Recently, the widespread use of antibiotics is becoming a serious worldwide public health challenge, which causes antimicrobial resistance and the occurrence of superbugs. In this context, MnO2 has been proposed as an alternative approach to achieve target antibacterial properties on Streptococcus mutans (S. mutans). This requires a further understanding on how to control and optimize antibacterial properties in these systems. We address this challenge by synthesizing delta-MnO2 nanoflowers doped by magnesium (Mg), sodium (Na), and potassium (K) ions, thus displaying different bandgaps, to evaluate the effect of doping on the bacterial viability of S. mutans. All these samples demonstrated antibacterial activity from the spontaneous generation of reactive oxygen species (ROS) without external illumination, where doped MnO2 can provide free electrons to induce the production of ROS, resulting in the antibacterial activity. Furthermore, it was observed that delta-MnO2 with narrower bandgap displayed a superior ability to inhibit bacteria. The enhancement is mainly attributed to the higher doping levels, which provided more free electrons to generate ROS for antibacterial effects. Moreover, we found that delta-MnO2 was attractive for in vivo applications, because it could nearly be degraded into Mn ions completely following the gradual addition of vitamin C. We believe that our results may provide meaningful insights for the design of inorganic antibacterial nanomaterials.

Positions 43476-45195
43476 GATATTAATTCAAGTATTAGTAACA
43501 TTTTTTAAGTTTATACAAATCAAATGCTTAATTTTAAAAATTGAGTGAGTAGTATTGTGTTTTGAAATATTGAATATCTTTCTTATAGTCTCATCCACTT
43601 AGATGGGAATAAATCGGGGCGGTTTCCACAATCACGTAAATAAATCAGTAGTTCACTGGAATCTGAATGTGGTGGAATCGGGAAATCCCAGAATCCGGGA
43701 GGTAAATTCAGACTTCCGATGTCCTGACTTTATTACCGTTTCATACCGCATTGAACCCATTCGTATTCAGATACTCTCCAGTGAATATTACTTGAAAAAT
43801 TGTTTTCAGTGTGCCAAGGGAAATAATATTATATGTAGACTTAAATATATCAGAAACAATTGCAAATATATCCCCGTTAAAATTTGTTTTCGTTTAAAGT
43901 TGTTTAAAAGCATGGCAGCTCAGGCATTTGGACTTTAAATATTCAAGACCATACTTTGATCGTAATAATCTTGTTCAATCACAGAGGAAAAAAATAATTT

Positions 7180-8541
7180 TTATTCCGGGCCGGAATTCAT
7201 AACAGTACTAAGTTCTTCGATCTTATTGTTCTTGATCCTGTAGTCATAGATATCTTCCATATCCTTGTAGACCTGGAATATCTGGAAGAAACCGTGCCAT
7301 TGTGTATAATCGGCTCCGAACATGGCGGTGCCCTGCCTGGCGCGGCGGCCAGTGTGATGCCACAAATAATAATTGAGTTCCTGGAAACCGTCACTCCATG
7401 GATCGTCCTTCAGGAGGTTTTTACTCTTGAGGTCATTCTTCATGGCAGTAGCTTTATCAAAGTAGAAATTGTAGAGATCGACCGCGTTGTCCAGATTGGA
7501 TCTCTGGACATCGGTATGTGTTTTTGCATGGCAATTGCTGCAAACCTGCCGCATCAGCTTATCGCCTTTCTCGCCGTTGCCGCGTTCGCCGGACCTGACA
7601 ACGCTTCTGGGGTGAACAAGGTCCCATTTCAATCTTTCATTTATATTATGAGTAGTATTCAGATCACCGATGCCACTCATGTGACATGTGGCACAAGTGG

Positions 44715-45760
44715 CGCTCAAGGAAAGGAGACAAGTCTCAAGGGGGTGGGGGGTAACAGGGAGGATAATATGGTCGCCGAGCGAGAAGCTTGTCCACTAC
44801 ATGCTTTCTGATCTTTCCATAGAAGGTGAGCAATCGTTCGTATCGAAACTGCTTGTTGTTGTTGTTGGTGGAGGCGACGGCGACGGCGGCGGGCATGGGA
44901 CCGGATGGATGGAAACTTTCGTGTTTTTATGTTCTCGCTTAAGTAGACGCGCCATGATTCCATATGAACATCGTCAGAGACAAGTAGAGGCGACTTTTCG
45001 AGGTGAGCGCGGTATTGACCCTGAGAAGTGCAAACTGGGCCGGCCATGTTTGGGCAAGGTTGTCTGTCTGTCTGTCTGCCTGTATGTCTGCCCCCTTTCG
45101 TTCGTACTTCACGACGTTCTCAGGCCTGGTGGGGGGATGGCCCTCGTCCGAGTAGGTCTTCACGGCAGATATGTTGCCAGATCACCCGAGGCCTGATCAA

• Elbadri, Khalil (Helsingin yliopisto, 2020)
    An increased attention has been drawn towards porous silicon (PSi) based materials for biomedical applications, due to their promising features demonstrated through several scientific studies. Here, we further investigated the biological responses of PSi nanoparticles (NPs) with different surface chemistries, including immunomodulatory effects, inflammation mitigation and biocompatibility. In this collaborative study, the PSi NPs were investigated both in vitro and in vivo, using different molecular biology and biochemistry techniques, e.g., qPCR, ELISA, cell sorting and cell viability assays. Our results showed the capabilities of these PSi NPs to relieve the inflammatory conditions, whereas significant decrease was recorded of pro-inflammatory cytokines: TNF-α, IL-1β and IL-6. Likewise, these PSi NPs revealed a considerable consumption aptitude of pro-inflammatory reactive oxygen species molecules. Administrating PSi NPs in an acute liver inflammation (ALI) model, showed no conspicuous influence on cellular viability. Thus, the outcome of this study demonstrates the potential biocompatibility of PSi nanomaterials, in addition to their outstanding features as potential candidates for further incorporating in ALI applications.
  • Isakova, Elena P.; Matushkina, Irina N.; Popova, Tatyana N.; Dergacheva, Darya; Gessler, Natalya N.; Klein, Olga; Semenikhina, Anastasya; Deryabina, Yulia; La Porta, Nicola; Saris, Nils-Eric L. (2020)